Coming into this very long, harried, and intensely reordered presidential primary season, there was a lot of talk about how poorly the nominating process serves the electorate. The common argument seemed to be that the acceleration and clustering of states’ primaries would create a chaos from which no electoral good would come.
I’d like to suggest an opposing view: this primary season has been remarkably successful at letting the public come to know the candidates and what they’re about. Why?
For one thing, there has been massive exposure to every significant candidate, thanks in part to the scattered primary schedule. There have been so many debates that a voter would have had to try hard not to at least read about them, let alone see them.
But the second reason is, I think, far more important. This year’s primary schedule has forced candidates to act a bit less like candidates and a bit more like managers — and, therefore, a bit more like an actual President.
Think about it. The schedule called for a dazzling array of primary variables: some were public caucuses and some were standard private votes; independents voted in some primaries and not in others; both parties held primaries on the same day in some states and on different days in others. And then there’s the intense clustering of many primaries in many states in a relatively short time.
So what have the candidates been forced to do? Strategize intensely, adapt to a slew of different circumstances and formats, and, most of all, figure out how best to allocate precious resources — money and time chief among them — in order to optimize their outcome.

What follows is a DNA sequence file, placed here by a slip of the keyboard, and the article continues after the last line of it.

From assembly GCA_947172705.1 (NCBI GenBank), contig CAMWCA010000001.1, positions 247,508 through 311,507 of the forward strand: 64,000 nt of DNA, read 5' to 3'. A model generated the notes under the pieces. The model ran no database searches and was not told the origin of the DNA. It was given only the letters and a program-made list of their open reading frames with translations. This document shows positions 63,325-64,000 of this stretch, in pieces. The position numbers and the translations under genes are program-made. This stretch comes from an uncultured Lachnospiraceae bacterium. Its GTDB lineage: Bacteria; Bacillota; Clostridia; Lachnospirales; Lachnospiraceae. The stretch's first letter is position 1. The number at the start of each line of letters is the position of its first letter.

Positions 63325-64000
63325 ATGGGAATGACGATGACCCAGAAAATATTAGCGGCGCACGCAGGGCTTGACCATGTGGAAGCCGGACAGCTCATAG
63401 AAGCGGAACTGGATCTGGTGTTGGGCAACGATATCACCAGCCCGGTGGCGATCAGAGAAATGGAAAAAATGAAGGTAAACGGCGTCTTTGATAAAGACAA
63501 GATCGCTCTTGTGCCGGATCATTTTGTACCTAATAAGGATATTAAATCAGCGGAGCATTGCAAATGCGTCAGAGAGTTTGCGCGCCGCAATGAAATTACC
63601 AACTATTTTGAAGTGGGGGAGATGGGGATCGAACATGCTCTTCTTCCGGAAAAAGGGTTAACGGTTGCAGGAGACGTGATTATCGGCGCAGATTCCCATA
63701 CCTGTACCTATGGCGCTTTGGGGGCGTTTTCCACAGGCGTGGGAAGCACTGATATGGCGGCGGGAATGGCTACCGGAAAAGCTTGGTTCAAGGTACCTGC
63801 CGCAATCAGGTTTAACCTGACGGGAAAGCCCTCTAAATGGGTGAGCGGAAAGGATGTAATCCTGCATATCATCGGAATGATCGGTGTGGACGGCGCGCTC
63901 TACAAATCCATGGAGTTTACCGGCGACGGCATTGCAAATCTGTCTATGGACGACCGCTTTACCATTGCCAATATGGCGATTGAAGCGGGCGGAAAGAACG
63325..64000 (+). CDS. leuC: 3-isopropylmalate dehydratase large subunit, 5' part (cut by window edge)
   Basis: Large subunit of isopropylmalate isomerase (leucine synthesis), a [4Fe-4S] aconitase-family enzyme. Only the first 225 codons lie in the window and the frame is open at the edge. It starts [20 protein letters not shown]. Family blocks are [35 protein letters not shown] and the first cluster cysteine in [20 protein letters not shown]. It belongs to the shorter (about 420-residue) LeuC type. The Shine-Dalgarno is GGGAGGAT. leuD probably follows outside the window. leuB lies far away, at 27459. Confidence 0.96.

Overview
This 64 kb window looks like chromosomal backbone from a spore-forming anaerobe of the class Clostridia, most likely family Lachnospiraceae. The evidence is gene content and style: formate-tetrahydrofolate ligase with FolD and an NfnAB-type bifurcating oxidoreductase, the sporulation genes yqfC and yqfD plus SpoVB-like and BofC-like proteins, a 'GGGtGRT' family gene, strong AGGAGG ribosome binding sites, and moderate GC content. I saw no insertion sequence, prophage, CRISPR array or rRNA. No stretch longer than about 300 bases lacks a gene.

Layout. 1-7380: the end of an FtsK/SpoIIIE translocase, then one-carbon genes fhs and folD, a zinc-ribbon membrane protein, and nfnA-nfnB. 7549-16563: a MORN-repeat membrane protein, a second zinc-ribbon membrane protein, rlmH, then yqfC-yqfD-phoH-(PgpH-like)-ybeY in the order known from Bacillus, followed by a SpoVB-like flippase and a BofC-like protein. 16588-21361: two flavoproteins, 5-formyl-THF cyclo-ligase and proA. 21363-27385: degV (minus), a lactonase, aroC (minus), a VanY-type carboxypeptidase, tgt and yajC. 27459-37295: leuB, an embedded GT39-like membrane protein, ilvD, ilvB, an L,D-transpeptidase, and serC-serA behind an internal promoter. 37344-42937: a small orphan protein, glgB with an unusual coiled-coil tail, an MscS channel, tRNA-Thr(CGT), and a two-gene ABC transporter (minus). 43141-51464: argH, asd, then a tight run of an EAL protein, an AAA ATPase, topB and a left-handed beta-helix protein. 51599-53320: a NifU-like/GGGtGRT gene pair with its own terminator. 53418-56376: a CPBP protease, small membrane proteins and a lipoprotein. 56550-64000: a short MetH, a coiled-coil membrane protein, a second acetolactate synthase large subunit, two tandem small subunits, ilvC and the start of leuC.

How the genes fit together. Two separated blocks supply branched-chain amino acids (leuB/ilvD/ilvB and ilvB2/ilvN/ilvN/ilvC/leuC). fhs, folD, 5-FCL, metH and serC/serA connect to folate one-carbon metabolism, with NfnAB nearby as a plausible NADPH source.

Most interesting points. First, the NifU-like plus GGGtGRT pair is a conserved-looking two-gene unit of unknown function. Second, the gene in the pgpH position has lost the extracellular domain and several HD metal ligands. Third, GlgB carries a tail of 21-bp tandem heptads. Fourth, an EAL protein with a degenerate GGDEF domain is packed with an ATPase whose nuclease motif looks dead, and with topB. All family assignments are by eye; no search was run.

Sounds kind of like managing, doesn’t it? And it sounds kind of like making the decisions that someone like a President makes, doesn’t it? Rudy Giuliani, for instance, decided to forego the early primaries and concentrate on Florida, a brash and highly untraditional cost-benefit decision whose outcome we’ll know shortly. Was he wise to not squander his resources on those first states? Or did he sacrifice precious momentum by sitting them out?
I am not saying that the nominating process is a great way to assess what kind of President a candidate would make; I’m not sure there is such a thing. But I do think that, for all the anxiety that greeted this primary season, the public and the media have gotten a truer taste of how each candidate responds to a variety of pressures, the need to make quick decisions and strategic shifts, and the allocation of scarce resources. It just might be good training for something like, say, putting together a financial stimulus plan that works.